The Palestinians are refusing to budge on the issue of recognizing Israel as a Jewish state and forfeiting the “right of return,” Prime Minister Binyamin Netanyahu said on Sunday.
It was impossible to say there was progress right now in the diplomatic process, he said at Sunday’s weekly cabinet meeting, but “we are continuing to work with the Americans.”
US envoy Martin Indyk met over the weekend separately with Justice Minister Tzipi Livni and PLO negotiator Saeb Erekat, to look for ways to salvage the diplomatic process.
Indyk’s efforts came a week before Israel is expected to release the fourth and final batch of Palestinian security prisoners it agreed last July to let go as part of the framework that led to the PLO agreeing to restart negotiations.
Livni last week questioned the wisdom of going through with the talks if the Palestinians do not commit themselves to continuing the negotiations past the nine-month deadline for the talks that expires on April 29.
“To move serious negotiations forward, all of us will have to make decisions and show that we want an agreement and true peace,” she said. “The burden of proof also rests on the Palestinians’ shoulders. We will consider the prisoner matter in this light, so that the keys to the prison doors are in the hands of Abu Mazen [Palestinian Authority President Mahmoud Abbas] and the decisions he will take in the coming days.”
There was never an “automatic commitment to release prisoners unrelated to making progress in negotiations,” Livni said.
Netanyahu has been silent regarding whether Israel will go through with the release, despite calls from key ministers
inside the government for him not to do so.
He is one of the five ministers who would have to convene some 48 hours before a planned release to draw up the names of another 26 prisoners to be released. No date for that meeting has been announced.
Another minister in that committee, Public Security Minister Yitzhak Aharonovitch, said before the cabinet meeting that commitments needed to be fulfilled, but that this applied to the Palestinians as well as to Israel.
One thing that was certain, he told reporters, was that neither he nor any of the other four members of the full cabinet from his Yisrael Beytenu party would vote in favor of including Israeli Arabs in the release – something the Palestinians are demanding.
Any decision to release Israeli Arabs would necessitate full cabinet approval, and at this point the chances of it signing off on such an agreement seem thin.
Israel Radio reported that US officials were mulling the idea of releasing Israeli spy Jonathan Pollard
in order to get Israel to include Israeli Arabs in the next prisoner release.
Sources in the Prime Minister’s Office, however, said that the issue has not been discussed inside the office.
Ministers declined to comment on the report, calling it speculation. But former defense minister Shaul Mofaz said including Pollard in the deal could be the only way for the release of Israeli-Arab terrorists to pass in the cabinet.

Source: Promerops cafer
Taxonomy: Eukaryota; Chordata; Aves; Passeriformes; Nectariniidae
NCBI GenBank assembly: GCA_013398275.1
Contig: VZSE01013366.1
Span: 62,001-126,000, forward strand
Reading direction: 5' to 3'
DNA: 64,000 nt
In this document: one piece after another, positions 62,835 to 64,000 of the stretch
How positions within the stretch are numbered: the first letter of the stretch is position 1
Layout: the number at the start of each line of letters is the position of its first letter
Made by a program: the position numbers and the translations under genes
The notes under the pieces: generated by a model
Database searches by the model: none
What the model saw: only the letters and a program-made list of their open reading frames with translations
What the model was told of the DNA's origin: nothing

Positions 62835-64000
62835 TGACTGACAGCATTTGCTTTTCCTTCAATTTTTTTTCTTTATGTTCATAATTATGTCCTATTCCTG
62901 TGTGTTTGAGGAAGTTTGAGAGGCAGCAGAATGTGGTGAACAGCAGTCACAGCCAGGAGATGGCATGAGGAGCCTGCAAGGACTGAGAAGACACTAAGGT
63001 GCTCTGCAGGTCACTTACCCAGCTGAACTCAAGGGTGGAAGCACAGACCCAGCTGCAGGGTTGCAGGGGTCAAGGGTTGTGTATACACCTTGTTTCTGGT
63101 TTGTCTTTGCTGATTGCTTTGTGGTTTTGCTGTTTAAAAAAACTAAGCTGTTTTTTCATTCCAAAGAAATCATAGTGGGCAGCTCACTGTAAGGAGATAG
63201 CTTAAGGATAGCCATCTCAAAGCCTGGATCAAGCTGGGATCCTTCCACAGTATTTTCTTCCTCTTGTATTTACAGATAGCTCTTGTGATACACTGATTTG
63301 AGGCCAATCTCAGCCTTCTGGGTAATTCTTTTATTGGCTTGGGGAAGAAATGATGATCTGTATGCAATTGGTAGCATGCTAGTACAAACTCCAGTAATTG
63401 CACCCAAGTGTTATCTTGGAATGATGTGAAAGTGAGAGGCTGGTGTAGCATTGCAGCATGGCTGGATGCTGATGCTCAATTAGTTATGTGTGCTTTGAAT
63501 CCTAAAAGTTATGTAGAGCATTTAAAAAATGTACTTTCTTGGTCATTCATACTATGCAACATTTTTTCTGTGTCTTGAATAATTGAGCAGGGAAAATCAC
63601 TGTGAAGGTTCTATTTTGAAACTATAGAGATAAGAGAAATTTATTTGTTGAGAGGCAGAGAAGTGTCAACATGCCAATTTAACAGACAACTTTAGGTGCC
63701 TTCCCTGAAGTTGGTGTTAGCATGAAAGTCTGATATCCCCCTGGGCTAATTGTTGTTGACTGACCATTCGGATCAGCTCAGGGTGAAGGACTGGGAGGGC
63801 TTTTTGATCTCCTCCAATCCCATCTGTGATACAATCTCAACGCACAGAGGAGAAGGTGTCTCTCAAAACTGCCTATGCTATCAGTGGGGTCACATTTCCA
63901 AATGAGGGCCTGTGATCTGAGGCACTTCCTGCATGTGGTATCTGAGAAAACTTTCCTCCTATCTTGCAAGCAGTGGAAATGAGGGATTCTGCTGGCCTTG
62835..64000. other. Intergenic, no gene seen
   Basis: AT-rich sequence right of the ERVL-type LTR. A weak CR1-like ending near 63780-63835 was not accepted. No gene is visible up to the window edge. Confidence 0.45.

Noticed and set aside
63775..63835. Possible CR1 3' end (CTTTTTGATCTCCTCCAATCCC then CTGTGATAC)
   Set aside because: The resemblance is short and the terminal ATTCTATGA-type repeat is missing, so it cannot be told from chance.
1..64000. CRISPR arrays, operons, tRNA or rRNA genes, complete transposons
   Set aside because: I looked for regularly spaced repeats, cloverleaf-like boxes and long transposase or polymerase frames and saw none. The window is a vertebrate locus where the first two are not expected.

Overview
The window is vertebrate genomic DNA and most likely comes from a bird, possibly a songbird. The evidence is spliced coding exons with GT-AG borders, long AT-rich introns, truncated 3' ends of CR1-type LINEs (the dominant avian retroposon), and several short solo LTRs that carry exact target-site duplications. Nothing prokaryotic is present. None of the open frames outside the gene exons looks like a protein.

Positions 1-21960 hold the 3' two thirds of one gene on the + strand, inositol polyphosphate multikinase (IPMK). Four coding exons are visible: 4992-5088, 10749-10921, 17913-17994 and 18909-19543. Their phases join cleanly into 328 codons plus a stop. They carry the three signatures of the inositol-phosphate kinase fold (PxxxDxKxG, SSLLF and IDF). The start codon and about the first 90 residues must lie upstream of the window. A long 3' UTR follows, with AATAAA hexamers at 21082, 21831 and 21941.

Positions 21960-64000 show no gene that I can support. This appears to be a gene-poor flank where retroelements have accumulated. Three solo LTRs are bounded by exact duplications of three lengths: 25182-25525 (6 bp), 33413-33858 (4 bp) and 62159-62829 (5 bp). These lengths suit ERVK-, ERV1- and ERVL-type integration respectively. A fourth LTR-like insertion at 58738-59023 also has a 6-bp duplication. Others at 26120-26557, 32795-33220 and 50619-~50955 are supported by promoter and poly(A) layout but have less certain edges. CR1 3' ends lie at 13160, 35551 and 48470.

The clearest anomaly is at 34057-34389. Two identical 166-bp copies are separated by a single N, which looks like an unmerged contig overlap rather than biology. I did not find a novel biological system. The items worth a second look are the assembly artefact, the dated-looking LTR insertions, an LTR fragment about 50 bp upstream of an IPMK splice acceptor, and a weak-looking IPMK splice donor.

“My head says no, but my heart says yes,” said Labor MK Nachman Shai, who heads the Knesset’s Pollard Lobby.
“He needs to be released for reasons having nothing to do with the diplomatic process. I oppose releasing Israeli Arabs.
These two issues should not be connected. But I would still welcome ending the Pollard episode, so I would recommend that ministers vote in favor.”
Labor MK Hilik Bar added that “the terrorists did more damage to Israel and peace than Pollard,” so the US releasing Pollard would be a welcome gesture to Israel to help swallow the prisoner release.
But Bayit Yehudi MK Mordechai Yogev said the US would be immoral if it asked Israel to release terrorists to bring about Pollard’s freedom.
“This proposal is unethical and must be outright rejected,” Yogev said. “It is immoral because the US should have freed Pollard long ago for humanitarian reasons, and because he has already served much longer than others who committed the same crime.”
A demonstration against releasing Israeli-Arab terrorists is to be held Monday outside Netanya’s Park Hotel, where a suicide bomber killed 30 people at a Passover Seder in 2002.
Meanwhile, Erekat said on Sunday that “Israel’s actions show that it has chosen settlements and dictates instead of peace and negotiations.”
He made the latest charge during separate meetings he had with visiting Luxembourg Foreign Minister Jean Asselborn and with UN and US peace envoys Robert Serry and Martin Indyk.
Erekat was quoted as saying that Israel “rejects peace by refusing to comply with the principles of international law for resolving the conflict.”
He condemned Israel’s latest decision to build 2,500 housing units
over the Green Line, the continued blockade of the Gaza Strip and “assaults” on the Aksa Mosque.
These practices show that Israel’s goal is to destroy American and international efforts to achieve a two-state solution on the basis of the pre-1967 lines, Erekat said.
Indyk held a separate meeting in Ramallah with Abbas, who briefed him on the status of the peace process.
Abbas told the US emissary that any attempt to delay the release of the fourth batch of Palestinian prisoners would hurt the peace process, a PA official said.